Coefficient of Conservatism:
Coefficient of Wetness:
SOUR-GUM, BLACK-GUM, PEPPERIDGE
A. A. Reznicek
Dry or usually moist forests or wet depressions in forests, borders of swamps (even with tamarack), shores, typically in acid, often sandy, soils.
A distinctive tree in silhouette, with often drooping branches becoming very crooked and twiggy toward their ends. The shining, entire leaves are alternate (but crowded when at ends of shoots), otherwise rather like dogwood leaves, and turn bright red in the fall, at least in part (for they tend to retain patches of green). Leaves on seedlings may be coarsely toothed. The petioles and base of the midrib beneath are usually ± pilose. The flowers, crowded at the ends of long peduncles, are often unisexual, the plants dioecious or polygamo-dioecious.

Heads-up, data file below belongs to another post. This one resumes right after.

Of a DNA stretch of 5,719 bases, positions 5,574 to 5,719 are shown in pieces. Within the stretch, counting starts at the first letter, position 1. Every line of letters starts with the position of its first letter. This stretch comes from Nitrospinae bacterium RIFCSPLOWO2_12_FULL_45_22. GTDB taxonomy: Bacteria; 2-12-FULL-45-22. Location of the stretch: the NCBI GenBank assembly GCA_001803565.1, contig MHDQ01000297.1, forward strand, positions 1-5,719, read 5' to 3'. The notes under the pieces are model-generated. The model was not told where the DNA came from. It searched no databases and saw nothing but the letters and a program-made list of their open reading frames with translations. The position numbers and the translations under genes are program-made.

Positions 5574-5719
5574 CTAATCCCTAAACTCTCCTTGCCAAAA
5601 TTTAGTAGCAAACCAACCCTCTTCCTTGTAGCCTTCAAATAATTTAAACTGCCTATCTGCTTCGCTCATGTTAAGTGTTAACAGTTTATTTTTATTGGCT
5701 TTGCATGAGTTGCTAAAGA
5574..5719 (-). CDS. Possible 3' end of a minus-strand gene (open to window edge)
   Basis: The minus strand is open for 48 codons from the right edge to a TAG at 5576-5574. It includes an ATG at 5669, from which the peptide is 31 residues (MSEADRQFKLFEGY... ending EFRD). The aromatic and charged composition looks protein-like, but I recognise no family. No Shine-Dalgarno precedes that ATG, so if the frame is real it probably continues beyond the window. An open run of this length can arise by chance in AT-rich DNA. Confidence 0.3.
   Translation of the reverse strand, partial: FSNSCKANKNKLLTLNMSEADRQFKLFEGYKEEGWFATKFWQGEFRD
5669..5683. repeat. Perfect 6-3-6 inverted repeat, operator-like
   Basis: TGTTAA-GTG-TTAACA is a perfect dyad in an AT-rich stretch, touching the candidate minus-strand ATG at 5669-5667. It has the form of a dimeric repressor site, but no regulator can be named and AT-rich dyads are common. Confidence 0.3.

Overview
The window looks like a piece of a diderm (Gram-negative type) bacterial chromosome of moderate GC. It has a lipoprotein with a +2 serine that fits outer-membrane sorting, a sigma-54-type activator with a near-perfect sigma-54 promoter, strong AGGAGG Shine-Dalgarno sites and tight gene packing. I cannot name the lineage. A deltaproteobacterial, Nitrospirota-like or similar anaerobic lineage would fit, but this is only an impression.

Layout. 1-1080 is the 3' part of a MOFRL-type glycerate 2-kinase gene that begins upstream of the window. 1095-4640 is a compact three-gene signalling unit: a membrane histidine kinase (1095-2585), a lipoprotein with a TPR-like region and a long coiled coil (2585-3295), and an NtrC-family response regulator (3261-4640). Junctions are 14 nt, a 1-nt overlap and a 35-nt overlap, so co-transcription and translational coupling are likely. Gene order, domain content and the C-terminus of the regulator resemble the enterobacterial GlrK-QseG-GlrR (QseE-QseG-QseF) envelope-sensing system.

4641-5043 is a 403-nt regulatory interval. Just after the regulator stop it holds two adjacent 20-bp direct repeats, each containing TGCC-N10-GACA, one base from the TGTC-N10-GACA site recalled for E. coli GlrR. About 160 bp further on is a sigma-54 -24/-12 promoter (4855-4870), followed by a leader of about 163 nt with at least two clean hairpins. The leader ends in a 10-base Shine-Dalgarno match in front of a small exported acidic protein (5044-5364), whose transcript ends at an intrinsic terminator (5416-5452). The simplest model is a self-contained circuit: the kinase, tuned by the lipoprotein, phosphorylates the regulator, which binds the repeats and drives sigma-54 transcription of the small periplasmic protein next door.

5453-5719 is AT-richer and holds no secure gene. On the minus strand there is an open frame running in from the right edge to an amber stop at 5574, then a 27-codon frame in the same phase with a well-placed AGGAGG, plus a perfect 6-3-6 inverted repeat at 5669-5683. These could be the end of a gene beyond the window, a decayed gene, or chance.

Nyssa has unusual pith, white but with visible cross-partitions (diaphragmed pith) that is found in Michigan trees otherwise only in Liriodendron.